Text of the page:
Rik Mayall called himself the “People’s Poet” on the iconic ’80s comedy series The Young Ones. But the funnyman employed a wordsmith more revered by actual people to pen the lines of “Noble England.”
Just days after Mayall’s fatal heart attack after a morning jog, fans have purchased his four-year-old Shakespeare soccer anthem in massive numbers just in time for the World Cup. The campaign has strangely shot the comedian high into the British song charts. Official Charts Company reports that “thanks to a social media campaign, the previously forgotten track entered Wednesday’s midweeks at Number 38.” The next day, the song “surged a further 27 places to Number 11, and according to latest sales data has broken through the Top 10 barrier to land at Number 8 this morning, based on sales up to midnight last night.” The outfit dubs it “feasible” that “Noble England” could hit number one.
Mayall has used comedy to branch off into other areas in the past. In addition to scoring a number-one single with his fellow “Young Ones” and faux-hero Cliff Richard in 1986 with a redo of “Living Doll,” Mayall more than a decade ago dressed up as Hitler in an effort to persuade his fellow Brits to keep the pound and not adopt “Ein Volk, ein Reich, ein euro.”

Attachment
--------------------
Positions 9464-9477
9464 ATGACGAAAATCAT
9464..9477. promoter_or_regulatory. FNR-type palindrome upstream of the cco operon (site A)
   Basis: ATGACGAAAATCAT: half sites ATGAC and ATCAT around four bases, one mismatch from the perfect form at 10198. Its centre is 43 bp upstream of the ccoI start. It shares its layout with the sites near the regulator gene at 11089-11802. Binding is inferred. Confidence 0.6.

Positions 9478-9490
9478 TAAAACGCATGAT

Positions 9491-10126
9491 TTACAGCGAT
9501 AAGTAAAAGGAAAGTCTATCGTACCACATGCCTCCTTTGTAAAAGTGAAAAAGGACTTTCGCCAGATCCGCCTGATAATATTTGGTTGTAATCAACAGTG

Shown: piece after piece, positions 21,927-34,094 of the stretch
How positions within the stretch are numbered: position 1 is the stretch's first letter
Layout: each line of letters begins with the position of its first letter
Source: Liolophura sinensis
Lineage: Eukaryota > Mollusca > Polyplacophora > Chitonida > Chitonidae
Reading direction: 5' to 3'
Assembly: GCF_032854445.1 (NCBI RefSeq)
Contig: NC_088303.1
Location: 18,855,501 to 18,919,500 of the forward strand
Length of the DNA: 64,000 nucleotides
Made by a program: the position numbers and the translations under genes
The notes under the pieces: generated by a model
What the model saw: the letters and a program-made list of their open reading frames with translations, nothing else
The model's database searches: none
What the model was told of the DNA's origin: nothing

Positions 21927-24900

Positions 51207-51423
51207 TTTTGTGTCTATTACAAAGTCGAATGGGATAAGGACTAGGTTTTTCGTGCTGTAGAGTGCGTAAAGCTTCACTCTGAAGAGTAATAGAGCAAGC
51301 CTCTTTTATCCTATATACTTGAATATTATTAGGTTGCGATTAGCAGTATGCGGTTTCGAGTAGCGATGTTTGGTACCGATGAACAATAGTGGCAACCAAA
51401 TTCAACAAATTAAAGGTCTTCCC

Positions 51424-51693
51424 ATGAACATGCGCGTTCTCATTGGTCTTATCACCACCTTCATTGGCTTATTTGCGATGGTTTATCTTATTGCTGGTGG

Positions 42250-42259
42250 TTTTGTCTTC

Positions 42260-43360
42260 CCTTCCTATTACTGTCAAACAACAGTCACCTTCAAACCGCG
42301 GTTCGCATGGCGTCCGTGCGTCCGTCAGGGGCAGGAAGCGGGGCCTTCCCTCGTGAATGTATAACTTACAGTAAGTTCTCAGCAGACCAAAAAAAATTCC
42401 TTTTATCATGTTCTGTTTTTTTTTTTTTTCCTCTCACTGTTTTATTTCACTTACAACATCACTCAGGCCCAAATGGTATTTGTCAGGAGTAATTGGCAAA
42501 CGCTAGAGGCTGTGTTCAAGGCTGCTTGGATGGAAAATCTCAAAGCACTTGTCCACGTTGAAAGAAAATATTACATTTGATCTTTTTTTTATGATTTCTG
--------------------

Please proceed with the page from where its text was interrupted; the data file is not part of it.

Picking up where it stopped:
Set to the backdrop of a droning drunken football chant, “Noble England” relies on lines from Henry V to inspire the king’s six-centuries-later subjects. The star of The Young Ones, Bottom, The New Statesman, and other iconic British television comedies released the song to public indifference during the lead up to the 2010 World Cup. Mayall, with an assist from Shakespeare, tells the athletes readying for pseudo-battle on the pitch: “Stiffen the sinews, summon up the blood/Disguise fair nature with hard-favour’d rage.”
It surely beats that high-strung poseur radical the People’s Poet: “Pollution, all around. Sometimes up, sometimes down. But always around. Pollution are you coming to my town?”